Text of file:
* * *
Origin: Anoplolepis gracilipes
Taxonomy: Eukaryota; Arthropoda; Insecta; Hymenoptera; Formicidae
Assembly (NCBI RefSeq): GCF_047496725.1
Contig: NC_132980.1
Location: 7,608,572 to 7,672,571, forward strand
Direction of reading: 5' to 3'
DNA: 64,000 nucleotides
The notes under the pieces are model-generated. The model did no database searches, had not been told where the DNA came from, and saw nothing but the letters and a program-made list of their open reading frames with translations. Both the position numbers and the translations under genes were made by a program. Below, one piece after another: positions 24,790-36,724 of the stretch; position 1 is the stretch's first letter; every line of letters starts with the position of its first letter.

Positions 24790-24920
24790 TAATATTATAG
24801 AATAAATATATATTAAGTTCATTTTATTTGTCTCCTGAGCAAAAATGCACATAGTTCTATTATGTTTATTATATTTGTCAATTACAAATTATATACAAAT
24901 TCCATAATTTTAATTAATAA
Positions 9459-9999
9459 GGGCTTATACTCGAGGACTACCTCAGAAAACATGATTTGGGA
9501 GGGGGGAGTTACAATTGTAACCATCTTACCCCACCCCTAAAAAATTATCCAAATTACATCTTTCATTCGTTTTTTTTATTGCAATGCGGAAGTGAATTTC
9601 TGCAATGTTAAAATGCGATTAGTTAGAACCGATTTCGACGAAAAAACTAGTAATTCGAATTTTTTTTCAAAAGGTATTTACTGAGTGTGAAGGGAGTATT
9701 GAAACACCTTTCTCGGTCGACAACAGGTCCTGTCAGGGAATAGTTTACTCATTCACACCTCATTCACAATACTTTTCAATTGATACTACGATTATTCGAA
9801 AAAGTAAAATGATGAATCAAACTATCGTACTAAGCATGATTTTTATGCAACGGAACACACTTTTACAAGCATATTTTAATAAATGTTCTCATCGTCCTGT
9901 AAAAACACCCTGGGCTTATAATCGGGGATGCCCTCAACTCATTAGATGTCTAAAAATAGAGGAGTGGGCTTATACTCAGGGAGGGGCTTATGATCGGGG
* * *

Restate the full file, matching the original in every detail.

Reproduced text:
Origin: Anoplolepis gracilipes
Taxonomy: Eukaryota; Arthropoda; Insecta; Hymenoptera; Formicidae
Assembly (NCBI RefSeq): GCF_047496725.1
Contig: NC_132980.1
Location: 7,608,572 to 7,672,571, forward strand
Direction of reading: 5' to 3'
DNA: 64,000 nucleotides
The notes under the pieces are model-generated. The model did no database searches, had not been told where the DNA came from, and saw nothing but the letters and a program-made list of their open reading frames with translations. Both the position numbers and the translations under genes were made by a program. Below, one piece after another: positions 24,790-36,724 of the stretch; position 1 is the stretch's first letter; every line of letters starts with the position of its first letter.

Positions 24790-24920
24790 TAATATTATAG
24801 AATAAATATATATTAAGTTCATTTTATTTGTCTCCTGAGCAAAAATGCACATAGTTCTATTATGTTTATTATATTTGTCAATTACAAATTATATACAAAT
24901 TCCATAATTTTAATTAATAA
Positions 9459-9999
9459 GGGCTTATACTCGAGGACTACCTCAGAAAACATGATTTGGGA
9501 GGGGGGAGTTACAATTGTAACCATCTTACCCCACCCCTAAAAAATTATCCAAATTACATCTTTCATTCGTTTTTTTTATTGCAATGCGGAAGTGAATTTC
9601 TGCAATGTTAAAATGCGATTAGTTAGAACCGATTTCGACGAAAAAACTAGTAATTCGAATTTTTTTTCAAAAGGTATTTACTGAGTGTGAAGGGAGTATT
9701 GAAACACCTTTCTCGGTCGACAACAGGTCCTGTCAGGGAATAGTTTACTCATTCACACCTCATTCACAATACTTTTCAATTGATACTACGATTATTCGAA
9801 AAAGTAAAATGATGAATCAAACTATCGTACTAAGCATGATTTTTATGCAACGGAACACACTTTTACAAGCATATTTTAATAAATGTTCTCATCGTCCTGT
9901 AAAAACACCCTGGGCTTATAATCGGGGATGCCCTCAACTCATTAGATGTCTAAAAATAGAGGAGTGGGCTTATACTCAGGGAGGGGCTTATGATCGGGG